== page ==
Chapter

Introduction

Hans-Henning Kortüm

in How Fighting Ends

Published in print July 2012 | ISBN: 9780199693627
Published online September 2012 | e-ISBN: 9780191741258 | DOI: http://dx.doi.org/10.1093/acprof:oso/9780199693627.003.0030
Introduction

Show Summary Details

Preview

In considering surrender in medieval times, one must first differentiate between pitched battles and siege warfare. Whereas the latter normally was a collective process, surrender on the battlefield typically was an individual one, not a mass phenomenon. Medieval surrender must be understood as a social interaction between two persons or two parties: the person or party who was surrendering and the person or party who was accepting the surrender. Therefore there were no standards or even laws for medieval surrender on battlefield. Success frequently depended on pure contingency and, even if there was a chance for the losing party to surrender, the winning party still had the option of refusing. The victor accepted the offer to surrender only if the reward was sufficient.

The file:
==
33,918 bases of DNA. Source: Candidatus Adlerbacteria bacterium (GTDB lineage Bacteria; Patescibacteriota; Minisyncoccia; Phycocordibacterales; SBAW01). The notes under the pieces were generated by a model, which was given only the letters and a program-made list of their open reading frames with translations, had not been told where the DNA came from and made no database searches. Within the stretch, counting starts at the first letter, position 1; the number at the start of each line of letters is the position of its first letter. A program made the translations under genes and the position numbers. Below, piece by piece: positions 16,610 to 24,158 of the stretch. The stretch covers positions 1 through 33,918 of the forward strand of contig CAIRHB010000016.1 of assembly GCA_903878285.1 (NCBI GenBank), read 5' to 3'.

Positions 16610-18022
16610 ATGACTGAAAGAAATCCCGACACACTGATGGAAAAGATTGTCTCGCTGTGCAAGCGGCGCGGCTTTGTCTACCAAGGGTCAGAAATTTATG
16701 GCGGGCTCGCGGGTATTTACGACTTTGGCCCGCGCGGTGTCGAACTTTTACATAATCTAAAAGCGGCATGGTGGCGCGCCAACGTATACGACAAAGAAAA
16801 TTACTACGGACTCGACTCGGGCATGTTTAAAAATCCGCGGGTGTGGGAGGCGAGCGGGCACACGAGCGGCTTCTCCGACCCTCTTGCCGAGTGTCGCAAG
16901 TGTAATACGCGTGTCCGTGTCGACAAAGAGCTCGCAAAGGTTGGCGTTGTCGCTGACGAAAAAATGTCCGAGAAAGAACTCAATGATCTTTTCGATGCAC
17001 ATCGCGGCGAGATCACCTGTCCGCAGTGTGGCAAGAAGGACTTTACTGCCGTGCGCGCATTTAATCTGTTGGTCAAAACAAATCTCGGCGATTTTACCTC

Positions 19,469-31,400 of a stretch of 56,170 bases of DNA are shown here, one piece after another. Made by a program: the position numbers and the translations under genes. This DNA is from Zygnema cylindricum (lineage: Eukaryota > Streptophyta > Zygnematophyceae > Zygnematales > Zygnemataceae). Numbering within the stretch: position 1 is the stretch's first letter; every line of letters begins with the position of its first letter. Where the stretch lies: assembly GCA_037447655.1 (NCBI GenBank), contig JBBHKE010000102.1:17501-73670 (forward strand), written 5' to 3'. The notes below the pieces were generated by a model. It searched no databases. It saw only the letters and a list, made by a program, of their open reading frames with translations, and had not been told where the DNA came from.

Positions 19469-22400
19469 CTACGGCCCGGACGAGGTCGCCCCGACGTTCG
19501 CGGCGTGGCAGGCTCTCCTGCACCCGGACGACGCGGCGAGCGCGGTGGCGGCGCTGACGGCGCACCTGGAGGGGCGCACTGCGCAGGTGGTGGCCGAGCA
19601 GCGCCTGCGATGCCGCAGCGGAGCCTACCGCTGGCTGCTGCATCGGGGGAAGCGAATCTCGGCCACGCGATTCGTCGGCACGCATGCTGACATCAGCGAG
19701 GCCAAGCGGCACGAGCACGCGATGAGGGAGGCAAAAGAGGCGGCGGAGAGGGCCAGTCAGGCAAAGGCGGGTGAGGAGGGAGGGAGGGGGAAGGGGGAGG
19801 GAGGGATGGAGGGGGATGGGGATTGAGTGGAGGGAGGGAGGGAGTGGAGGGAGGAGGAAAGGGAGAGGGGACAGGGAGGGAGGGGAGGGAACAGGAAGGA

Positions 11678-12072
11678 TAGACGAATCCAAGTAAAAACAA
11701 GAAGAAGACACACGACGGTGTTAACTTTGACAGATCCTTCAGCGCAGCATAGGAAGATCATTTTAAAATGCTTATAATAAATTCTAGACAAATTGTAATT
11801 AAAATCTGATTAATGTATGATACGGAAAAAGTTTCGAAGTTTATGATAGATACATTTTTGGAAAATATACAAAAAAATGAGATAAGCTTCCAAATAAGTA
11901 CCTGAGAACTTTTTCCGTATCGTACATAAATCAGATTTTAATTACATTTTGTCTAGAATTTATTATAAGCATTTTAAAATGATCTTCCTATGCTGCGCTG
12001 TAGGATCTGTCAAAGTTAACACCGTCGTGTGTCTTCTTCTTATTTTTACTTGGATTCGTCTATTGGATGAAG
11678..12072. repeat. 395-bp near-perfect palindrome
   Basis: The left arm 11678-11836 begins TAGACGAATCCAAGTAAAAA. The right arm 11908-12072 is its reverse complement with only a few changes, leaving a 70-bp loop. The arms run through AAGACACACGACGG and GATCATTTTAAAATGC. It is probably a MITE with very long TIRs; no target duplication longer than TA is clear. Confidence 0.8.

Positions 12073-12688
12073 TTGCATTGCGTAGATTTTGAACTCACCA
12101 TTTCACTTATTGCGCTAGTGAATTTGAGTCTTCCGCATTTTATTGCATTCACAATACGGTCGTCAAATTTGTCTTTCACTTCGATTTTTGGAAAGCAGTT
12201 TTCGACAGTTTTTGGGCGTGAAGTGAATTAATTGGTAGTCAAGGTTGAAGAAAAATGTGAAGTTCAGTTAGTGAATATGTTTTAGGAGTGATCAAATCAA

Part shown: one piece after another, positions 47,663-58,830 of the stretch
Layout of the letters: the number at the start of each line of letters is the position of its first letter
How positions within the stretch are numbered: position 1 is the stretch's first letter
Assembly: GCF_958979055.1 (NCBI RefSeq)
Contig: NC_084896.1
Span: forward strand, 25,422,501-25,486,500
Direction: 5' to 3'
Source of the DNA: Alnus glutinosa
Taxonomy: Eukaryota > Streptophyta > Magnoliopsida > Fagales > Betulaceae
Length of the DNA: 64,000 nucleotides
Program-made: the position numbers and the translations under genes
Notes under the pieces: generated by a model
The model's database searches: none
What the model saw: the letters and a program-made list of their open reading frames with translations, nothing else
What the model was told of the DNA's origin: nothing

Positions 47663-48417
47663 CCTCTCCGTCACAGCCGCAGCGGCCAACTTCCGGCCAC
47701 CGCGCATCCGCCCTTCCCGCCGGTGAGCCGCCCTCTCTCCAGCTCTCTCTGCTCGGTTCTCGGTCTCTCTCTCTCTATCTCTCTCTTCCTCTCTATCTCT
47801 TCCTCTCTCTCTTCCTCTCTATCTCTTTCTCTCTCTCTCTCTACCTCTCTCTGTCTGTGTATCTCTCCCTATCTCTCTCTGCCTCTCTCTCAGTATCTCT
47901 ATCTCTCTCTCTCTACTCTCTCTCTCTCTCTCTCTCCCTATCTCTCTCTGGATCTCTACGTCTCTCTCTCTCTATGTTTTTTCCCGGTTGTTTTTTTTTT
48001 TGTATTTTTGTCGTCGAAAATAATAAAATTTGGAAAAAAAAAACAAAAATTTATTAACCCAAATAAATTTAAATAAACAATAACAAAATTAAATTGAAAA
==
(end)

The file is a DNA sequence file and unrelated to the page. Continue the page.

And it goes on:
Keywords: Nibelungen; fidelity; heroes; song of Roland; flight; honour; shame; prisoners of war; profit; pitched battle; sieges; ransom; capitulation

Chapter.  9335 words. 

Subjects: International Relations

Full text: subscription required

How to subscribe Recommend to my Librarian

Buy this work at Oxford University Press »

Users without a subscription are not able to see the full content. Please, subscribe or login to access all content.